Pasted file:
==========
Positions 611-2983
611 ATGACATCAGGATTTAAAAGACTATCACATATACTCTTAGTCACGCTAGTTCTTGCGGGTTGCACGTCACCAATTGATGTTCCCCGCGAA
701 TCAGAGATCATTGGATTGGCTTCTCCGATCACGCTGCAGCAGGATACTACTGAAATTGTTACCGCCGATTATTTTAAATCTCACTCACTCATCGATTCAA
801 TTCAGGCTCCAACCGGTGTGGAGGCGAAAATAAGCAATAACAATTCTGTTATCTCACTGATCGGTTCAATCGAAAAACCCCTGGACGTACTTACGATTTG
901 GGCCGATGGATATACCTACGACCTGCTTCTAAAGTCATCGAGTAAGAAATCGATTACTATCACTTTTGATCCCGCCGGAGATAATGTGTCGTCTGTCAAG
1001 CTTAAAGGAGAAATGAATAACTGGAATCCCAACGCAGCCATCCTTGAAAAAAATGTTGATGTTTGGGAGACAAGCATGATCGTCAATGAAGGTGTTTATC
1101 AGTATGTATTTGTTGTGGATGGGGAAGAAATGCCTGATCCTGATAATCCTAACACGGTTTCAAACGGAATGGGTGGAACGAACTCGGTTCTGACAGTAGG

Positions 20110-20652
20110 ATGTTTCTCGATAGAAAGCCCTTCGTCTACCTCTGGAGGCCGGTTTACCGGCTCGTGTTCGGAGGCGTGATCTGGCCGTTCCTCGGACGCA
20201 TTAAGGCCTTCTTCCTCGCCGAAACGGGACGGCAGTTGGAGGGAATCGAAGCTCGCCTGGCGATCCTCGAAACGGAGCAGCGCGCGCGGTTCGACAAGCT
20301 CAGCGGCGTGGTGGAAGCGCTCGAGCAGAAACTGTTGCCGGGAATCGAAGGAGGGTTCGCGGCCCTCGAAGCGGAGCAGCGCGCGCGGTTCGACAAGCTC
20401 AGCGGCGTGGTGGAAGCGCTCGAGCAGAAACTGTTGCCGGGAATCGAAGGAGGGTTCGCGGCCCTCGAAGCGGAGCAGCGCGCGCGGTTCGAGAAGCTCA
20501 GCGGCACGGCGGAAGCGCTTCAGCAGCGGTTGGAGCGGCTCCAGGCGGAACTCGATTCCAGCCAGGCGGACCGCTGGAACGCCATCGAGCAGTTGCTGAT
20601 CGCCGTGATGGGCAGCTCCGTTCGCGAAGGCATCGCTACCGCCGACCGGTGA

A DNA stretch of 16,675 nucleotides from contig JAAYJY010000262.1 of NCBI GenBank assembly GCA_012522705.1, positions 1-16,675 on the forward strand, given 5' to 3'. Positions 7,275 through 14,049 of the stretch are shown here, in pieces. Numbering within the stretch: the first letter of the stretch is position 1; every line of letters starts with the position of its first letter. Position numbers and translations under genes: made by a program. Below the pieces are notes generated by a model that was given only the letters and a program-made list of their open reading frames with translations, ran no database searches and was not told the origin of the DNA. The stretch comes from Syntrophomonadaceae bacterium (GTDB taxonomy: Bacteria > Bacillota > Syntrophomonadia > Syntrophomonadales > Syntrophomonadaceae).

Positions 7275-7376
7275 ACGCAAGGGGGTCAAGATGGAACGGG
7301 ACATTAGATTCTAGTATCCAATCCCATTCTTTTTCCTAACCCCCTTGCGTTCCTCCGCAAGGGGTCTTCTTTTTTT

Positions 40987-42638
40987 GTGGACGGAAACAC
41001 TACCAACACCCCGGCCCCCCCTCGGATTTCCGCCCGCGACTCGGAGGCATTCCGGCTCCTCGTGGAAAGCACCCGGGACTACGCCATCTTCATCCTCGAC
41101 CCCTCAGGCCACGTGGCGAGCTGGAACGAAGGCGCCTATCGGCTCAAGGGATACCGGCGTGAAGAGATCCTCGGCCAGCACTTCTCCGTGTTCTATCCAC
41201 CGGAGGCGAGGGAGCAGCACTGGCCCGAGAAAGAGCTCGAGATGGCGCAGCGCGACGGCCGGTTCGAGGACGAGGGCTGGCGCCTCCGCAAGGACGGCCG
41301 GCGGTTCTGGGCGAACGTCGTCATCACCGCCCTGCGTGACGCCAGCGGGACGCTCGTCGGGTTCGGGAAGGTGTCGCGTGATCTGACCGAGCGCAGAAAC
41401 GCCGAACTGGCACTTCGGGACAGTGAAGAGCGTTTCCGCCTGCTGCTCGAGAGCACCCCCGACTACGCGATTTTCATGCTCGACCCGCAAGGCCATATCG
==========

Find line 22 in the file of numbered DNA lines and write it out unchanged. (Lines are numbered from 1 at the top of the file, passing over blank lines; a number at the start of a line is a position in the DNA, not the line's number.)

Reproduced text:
41101 CCCTCAGGCCACGTGGCGAGCTGGAACGAAGGCGCCTATCGGCTCAAGGGATACCGGCGTGAAGAGATCCTCGGCCAGCACTTCTCCGTGTTCTATCCAC